Singapore says ‘remaining vigilant and on high alert’ as Covid cases spike
Singapore Coronavirus: Singapore has seen an increase in COVID-19 infections over the past two weeks.
Singapore hospitals are monitoring the COVID-19 situation in the country closely and are ready to increase their capacity if needed following a recent wave of infections, hospital authorities said on Monday.
Singapore has seen an increase in COVID-19 infections over the past two weeks.
According to the Ministry of Health (MOH), the estimated number of COVID-19 cases in the week of November 26 to December 2 rose to 32,035, compared with 22,094 cases in the previous week.
While MOH noted that the numbers of hospitalisations and intensive care unit (ICU) cases are not as high as they were during the pandemic, and there is no indication that the variants circulating locally are more transmissible or cause more severe disease, the rise in cases has added to the workload at hospitals, which are already busy.
The National University Health System (NUHS) said in a statement that it is monitoring the situation together with its three hospitals -- the National University Hospital, Ng Teng Fong General Hospital, and Alexandra Hospital.
"We continue to remain vigilant and maintain surge capacity in our inpatient facilities, including our intensive care and isolation facilities," Channel News Asia quoted a NUHS spokesperson as saying.
"We are doing our best to optimise resources and will adjust our response to meet changing needs accordingly."
The spokesperson said the daily COVID-19 hospitalisations and ICU case numbers seen at the three NUHS hospitals have "remained stable".
"Elective procedures are not affected at the moment," the spokesperson added.
SingHealth -- which operates several hospitals, national specialty centres, and polyclinics -- also "remains vigilant and on high alert" for any new developments in Singapore's COVID-19 situation.
SingHealth deputy group CEO Fong Kok Yong said its hospitals were well-prepared to increase capacity to care for COVID-19 patients as necessary.
"Our clinical and operation teams continue to monitor the situation closely, and we will proactively respond as and when the need arises," Fong said.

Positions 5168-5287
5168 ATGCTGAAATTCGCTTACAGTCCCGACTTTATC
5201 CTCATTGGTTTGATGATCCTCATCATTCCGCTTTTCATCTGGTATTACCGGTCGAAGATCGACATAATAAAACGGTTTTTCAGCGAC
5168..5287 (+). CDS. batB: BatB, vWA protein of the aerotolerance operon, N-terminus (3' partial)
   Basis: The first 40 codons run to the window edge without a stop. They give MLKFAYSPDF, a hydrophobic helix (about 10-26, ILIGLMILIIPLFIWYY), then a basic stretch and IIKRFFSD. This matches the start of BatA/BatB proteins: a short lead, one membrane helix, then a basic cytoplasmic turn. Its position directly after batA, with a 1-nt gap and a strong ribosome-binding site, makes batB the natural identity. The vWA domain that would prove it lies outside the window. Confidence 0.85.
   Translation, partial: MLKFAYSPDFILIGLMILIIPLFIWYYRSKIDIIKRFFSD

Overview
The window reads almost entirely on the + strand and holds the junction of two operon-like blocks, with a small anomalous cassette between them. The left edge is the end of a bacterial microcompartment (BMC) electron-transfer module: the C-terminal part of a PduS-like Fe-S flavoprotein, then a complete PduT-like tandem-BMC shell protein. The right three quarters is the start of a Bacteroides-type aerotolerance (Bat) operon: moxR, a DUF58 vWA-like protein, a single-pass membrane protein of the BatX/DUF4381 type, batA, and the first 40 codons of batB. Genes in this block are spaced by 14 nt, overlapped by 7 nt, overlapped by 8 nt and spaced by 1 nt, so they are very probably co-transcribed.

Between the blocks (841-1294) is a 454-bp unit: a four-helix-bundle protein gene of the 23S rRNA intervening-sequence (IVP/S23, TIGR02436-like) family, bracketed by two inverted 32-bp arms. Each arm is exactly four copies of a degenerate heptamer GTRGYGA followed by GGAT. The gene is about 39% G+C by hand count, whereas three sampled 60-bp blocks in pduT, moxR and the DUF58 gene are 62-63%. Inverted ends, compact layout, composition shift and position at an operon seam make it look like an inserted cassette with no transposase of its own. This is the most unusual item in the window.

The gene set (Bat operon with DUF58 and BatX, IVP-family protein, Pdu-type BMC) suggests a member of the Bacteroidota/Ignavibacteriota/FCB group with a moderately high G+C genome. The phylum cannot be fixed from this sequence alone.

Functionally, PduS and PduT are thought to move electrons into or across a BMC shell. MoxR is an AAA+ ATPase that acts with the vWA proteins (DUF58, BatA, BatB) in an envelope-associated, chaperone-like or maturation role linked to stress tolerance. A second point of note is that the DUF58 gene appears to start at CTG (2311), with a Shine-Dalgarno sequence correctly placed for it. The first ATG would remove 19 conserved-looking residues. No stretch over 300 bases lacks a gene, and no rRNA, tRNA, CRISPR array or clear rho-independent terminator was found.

Fong, who heads SingHealth's medical and clinical services division, said the group's institutions had active measures in place to optimise hospital capacity, including same-day admission, the use of day surgeries, and other initiatives to reduce the length of stay.
These include pre-operative rehabilitation and the early mobilisation of post-surgery patients for their quicker recovery, Fong said.
NUHS similarly said it will redeploy and increase manpower to better support high attendance at its emergency departments, where necessary.
"Our triage process includes having a senior emergency physician review the cases for hospital admission, to ensure the appropriate right-siting and avoid unnecessary admission," the NUHS spokesperson said.
Alternative arrangements, "where clinically appropriate", are also being offered.
This includes the NUHS@Home recovery programme, teleconsultation, telerehabilitation, telemonitoring, remote prescribing, and delivery of medication.
"We seek the public's understanding that longer waiting time may be expected at our emergency departments and priority will be given to patients with more serious conditions and who require admission," the spokesperson said.
The spokesperson added that only people with serious or life-threatening emergencies – such as chest pain, breathlessness, and uncontrollable bleeding – should visit the emergency department as this allows those in need of emergency care to be attended to quickly and helps to preserve hospital capacity for those who truly need acute hospital care.
"We urge members of the public to visit their general practitioners or a 24-hour clinic for non-emergencies," the spokesperson said.